This is the second year NYC has required buildings to report on their energy and water consumption and the first year large apartment buildings have had to do so.
The law covers the biggest buildings – 24,000 that are over 50,000 square feet.
That means one million New Yorkers who live in large apartment buildings can, for the first time, go online and see how much energy and water their building uses per square foot and how that compares to similar buildings in NYC. They’ll be able to do this every year going forward.
NYC is the first to publicly disclose energy consumption of multifamily buildings – Chicago and Washington, DC will require it within a few years.
"The same way we all look at nutrition labels at the grocery store and compare MPG stickers when buying a car, millions of apartment dwellers in New York now have transparent information about buildings’ energy use," says Cliff Majersik, Executive Director of the Institute for Market Transformation.
The data shows that NYC’s apartment buildings use about the same amount of energy as the national median and that a small percentage of buildings are the biggest energy hogs.
Interestingly, buildings built in the 1970s use the most energy.
Similarly, the data for all large NYC buildings shows that just 2% of them are responsible for more than half the city’s greenhouse gas emissions!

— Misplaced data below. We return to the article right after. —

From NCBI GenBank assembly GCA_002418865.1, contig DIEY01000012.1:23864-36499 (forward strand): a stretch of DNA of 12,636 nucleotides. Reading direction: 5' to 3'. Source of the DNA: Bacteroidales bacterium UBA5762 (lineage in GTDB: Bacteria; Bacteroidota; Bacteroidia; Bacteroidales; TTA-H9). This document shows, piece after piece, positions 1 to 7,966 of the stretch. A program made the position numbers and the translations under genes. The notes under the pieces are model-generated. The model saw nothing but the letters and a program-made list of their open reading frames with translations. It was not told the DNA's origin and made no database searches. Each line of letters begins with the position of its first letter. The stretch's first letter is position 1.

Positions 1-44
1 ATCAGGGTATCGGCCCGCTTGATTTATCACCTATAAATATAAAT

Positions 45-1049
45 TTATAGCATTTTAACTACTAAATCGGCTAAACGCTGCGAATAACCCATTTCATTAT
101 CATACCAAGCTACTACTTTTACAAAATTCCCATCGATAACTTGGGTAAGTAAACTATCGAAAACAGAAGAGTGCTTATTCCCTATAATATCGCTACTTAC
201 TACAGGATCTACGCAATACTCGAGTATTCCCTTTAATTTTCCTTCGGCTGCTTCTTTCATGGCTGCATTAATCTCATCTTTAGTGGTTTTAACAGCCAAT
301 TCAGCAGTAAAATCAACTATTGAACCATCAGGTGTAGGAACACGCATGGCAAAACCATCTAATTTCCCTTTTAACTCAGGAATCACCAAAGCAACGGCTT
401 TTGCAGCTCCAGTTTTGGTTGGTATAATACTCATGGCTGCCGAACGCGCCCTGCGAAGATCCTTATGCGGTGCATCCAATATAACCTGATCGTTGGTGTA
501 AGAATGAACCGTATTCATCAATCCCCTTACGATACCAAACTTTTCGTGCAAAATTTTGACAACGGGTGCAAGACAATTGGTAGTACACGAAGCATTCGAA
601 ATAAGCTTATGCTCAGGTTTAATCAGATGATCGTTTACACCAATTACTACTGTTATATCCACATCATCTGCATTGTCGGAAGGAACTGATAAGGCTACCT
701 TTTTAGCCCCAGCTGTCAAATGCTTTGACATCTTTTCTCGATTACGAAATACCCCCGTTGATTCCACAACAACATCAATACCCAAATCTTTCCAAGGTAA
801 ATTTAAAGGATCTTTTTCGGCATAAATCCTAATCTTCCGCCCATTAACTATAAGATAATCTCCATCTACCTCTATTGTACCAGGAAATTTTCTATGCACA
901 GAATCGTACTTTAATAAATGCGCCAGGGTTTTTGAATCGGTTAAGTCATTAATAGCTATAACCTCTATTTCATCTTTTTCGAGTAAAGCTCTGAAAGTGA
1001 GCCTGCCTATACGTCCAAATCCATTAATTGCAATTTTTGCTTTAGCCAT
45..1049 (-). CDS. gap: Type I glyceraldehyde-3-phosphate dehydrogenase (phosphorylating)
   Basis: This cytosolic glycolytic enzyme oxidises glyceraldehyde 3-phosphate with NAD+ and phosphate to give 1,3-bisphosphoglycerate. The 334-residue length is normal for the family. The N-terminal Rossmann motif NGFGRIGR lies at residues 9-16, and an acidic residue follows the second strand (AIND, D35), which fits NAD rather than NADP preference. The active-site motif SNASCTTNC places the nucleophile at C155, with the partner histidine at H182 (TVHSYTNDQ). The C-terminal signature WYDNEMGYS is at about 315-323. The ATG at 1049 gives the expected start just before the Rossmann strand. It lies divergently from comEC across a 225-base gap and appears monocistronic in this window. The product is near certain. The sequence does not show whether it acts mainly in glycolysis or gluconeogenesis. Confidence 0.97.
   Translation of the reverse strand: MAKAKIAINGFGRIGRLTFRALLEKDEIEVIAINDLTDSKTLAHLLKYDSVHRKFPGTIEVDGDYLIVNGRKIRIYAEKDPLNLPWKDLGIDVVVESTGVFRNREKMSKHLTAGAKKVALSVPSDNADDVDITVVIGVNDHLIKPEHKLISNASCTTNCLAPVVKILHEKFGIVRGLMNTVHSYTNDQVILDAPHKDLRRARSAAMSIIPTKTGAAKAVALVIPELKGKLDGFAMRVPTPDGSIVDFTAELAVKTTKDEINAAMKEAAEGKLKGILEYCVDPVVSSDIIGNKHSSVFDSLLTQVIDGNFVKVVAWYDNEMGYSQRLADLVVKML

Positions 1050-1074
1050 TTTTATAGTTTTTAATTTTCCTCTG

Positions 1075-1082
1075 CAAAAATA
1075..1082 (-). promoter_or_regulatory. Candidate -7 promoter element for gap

That’s especially important in NYC, where 74% of its emissions are from energy used in buildings. NYC’s goal is to cut emissions 30% by 2030 (from 2005 levels).
Because NYC is so big, this second annual report provides the largest-ever collection of benchmarking data for a single US jurisdiction, more than the seven other cities that now track this information combined: Austin, Boston, Minneapolis, Philadelphia, San Francisco, Seattle, and Washington, DC).
Highlights from this year’s report:
- Although NYC’s buildings are about the same as others in the Northeast on efficiency, they are more efficient than the national average.
The reason could be that buildings in this part of the country tend to be older and therefore more solidly built. Older buildings have been shown to be even more efficient that new LEED-certified ones.
- Retail businesses range greatly in energy use, with the most energy intensive ones using five times the energy per square foot. Large apartment buildings, on the other hand, didn’t vary much in energy use between the most and least intensive users.
Findings like these show the data can be used to pinpoint where efficiency efforts will pay off the most.
- NYC raised its median ENERGY STAR score from 64 to 67 in the past two years – the benchmark used to compare jurisdictions across the country.
It will be interesting to see if this trend holds and how it’s impacted by NYC’s Greener, Greater Buildings Plan, which kicks in over the next few years.
NYC building energy consumption data is here: